Powers of the local authority to apply to the High Court


Wardship has been in the news in the last few days (Mr and Mrs King and their child Aysha: wardship proceedings are still continuing, so what is said here does not relate directly to those proceedings). Two questions arise: what is the power of the High Court to exercise its inherent wardship jurisdiction over children; and can a local authority use the High Court’s to make a child a ward.


In general the High Court has more or less infinite powers to exercise an inherent and protective jurisdiction over children. It is only the High Court which has power to deal with wardship (Senior Courts Act 1981 s 41(1)), not eg the ‘single’ family court. If it does so, the usual result will be that a child becomes a ward of court. The High Court then stands in the position of a child’s parents; but the court must ensure that someone makes practical day-to-care arrangements for the child’s care, board and lodging, and so on.


If the jurisdiction of any family court to take a child into care is to be invoked by a local authority it must be by care proceedings (Children Act 1989 Part 4) save in a very narrow range of cases sanctioned by CA 1989 s 100. (Section 100 was included in the CA 1989 since, till that Act, local authorities had been using wardship, in many cases, to obtain care orders.)


CA 1989 s 100 says that the court’s inherent jurisdiction (‘wardship’ and ‘inherent jurisdiction’ tend to be used interchangeably) cannot be used, in effect, to place a child in the care of a local authority (s 100(2)), unless the court gives the local authority permission (s 100(3)). The court may not give permission, till it finds (1) that, but for an order, the child is likely to suffer significant harm (s 100(4)(b)), and (2) that there is no other order the local authority can apply for (a 100(4)(a) and (5)).


Local authorities and wardship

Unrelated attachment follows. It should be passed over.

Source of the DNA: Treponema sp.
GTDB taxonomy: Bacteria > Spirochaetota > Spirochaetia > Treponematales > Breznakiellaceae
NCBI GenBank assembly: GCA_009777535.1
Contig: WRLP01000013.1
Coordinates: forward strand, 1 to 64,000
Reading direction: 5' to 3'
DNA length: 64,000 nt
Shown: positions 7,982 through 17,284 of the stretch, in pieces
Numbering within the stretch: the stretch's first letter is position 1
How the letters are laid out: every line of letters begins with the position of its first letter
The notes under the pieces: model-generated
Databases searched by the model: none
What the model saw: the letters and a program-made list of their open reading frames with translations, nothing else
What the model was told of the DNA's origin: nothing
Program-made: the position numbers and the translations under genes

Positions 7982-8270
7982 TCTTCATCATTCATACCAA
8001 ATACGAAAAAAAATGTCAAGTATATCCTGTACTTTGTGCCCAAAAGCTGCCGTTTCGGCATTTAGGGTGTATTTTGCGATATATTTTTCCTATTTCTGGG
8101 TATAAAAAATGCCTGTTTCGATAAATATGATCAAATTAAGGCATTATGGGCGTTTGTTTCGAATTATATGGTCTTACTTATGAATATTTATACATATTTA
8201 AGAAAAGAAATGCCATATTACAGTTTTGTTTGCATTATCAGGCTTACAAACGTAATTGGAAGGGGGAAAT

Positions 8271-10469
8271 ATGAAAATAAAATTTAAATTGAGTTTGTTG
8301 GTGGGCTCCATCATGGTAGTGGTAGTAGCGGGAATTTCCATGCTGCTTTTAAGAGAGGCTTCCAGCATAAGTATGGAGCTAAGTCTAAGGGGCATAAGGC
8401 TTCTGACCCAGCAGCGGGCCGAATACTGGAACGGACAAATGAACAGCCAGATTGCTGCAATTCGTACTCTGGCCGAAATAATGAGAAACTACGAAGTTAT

Children Act 1989 s 100 provides as follows:


100 Restrictions on use of wardship jurisdiction

(2) No court shall exercise the High Court’s inherent jurisdiction with respect to children –

(a)so as to require a child to be placed in the care, or put under the supervision, of a local authority;

(b)so as to require a child to be accommodated by or on behalf of a local authority;

(c)so as to make a child who is the subject of a care order a ward of court; or

(d)for the purpose of conferring on any local authority power to determine any question which has arisen, or which may arise, in connection with any aspect of parental responsibility for a child.

(3) No application for any exercise of the court’s inherent jurisdiction with respect to children may be made by a local authority unless the authority have obtained the leave of the court.

(4) The court may only grant leave if it is satisfied that –

(a)the result which the authority wish to achieve could not be achieved through the making of any order of a kind to which subsection (5) applies; and

(b)there is reasonable cause to believe that if the court’s inherent jurisdiction is not exercised with respect to the child he is likely to suffer significant harm.

(5) This subsection applies to any order –

(a)made otherwise than in the exercise of the court’s inherent jurisdiction; and

(b)which the local authority is entitled to apply for (assuming, in the case of any application which may only be made with leave, that leave is granted).


In Re A (Children) [2013] UKSC 60 – http://www.bailii.org/uk/cases/UKSC/2013/60.html ; in the Supreme Court Lady Hale (also, as Brenda Hoggett, a main architect of the Children Act 1989) explained the wardship jurisdiction of the High Court. Re A related to a child born in Pakistan, the brother of children with dual British and Pakistani nationality. The question was whether he could be made a ward of the English court. The Supreme Court said that in principle he could be made a ward.


Lady Hale explained the inherent jurisdiction of the High Court by reference to ‘common law rules’ and that, in the case of a child who is a British national, the ‘Crown had a protective or parens patriae jurisdiction over the child wherever he was’. She cites Lord Cranworth LC in Hope v Hope (1854) 4 De GM & G 328, at 344-345, and Lord Denning MR in Re P (GE) (An Infant) [1965] Ch 568, in support of her proposition. The fact that a child is a British national enables the court’s jurisdiction to be called upon to protect a child.


The position described by Lady Hale remains the common law position still, unless Parliament says otherwise and by statute restricts the jurisdiction of the High Court. In the case of any application by a local authority to invoke the inherent jurisdiction of the High Court to protect children, Parliament has imposed restrictions in Children Act 1989 s 100 (as above). And if application is made to the court to make a child a ward, the effect is immediate. On filing the application the child becomes a ward (Senior Courts Act 1981 41(2)); and remains so till the court makes a further order (provided this is dealt with within three weeks).